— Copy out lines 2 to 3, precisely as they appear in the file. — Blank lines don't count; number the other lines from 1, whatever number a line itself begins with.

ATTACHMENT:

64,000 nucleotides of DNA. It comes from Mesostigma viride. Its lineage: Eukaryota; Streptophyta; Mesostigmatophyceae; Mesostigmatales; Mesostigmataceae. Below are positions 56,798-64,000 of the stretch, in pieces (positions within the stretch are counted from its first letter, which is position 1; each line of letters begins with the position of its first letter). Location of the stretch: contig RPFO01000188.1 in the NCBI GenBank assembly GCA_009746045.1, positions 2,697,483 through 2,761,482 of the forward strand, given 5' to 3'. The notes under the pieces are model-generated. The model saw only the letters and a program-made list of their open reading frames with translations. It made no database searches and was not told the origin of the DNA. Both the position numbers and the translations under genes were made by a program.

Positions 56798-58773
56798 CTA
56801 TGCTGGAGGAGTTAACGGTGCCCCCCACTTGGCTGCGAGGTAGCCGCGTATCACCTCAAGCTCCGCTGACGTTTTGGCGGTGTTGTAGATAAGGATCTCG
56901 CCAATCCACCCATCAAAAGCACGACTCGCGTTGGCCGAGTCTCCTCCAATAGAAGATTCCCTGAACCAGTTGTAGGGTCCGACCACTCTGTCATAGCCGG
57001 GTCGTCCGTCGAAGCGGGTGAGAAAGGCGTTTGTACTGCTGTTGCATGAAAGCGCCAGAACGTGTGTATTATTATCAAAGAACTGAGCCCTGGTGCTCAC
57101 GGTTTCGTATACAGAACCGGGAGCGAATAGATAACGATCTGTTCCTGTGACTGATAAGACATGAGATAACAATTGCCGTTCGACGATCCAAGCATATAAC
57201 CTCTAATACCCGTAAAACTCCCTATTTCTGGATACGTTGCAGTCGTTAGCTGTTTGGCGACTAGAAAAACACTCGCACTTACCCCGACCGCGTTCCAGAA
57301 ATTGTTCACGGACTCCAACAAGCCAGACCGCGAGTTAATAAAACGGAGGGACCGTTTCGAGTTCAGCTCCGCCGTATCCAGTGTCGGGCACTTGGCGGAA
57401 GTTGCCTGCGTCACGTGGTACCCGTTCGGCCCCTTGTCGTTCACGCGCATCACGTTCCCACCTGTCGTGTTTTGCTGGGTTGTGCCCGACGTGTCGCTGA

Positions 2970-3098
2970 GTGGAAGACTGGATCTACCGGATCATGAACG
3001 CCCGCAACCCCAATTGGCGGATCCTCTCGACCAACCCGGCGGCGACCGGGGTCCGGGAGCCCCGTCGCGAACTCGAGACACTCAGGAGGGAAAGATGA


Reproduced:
Positions 56798-58773
56798 CTA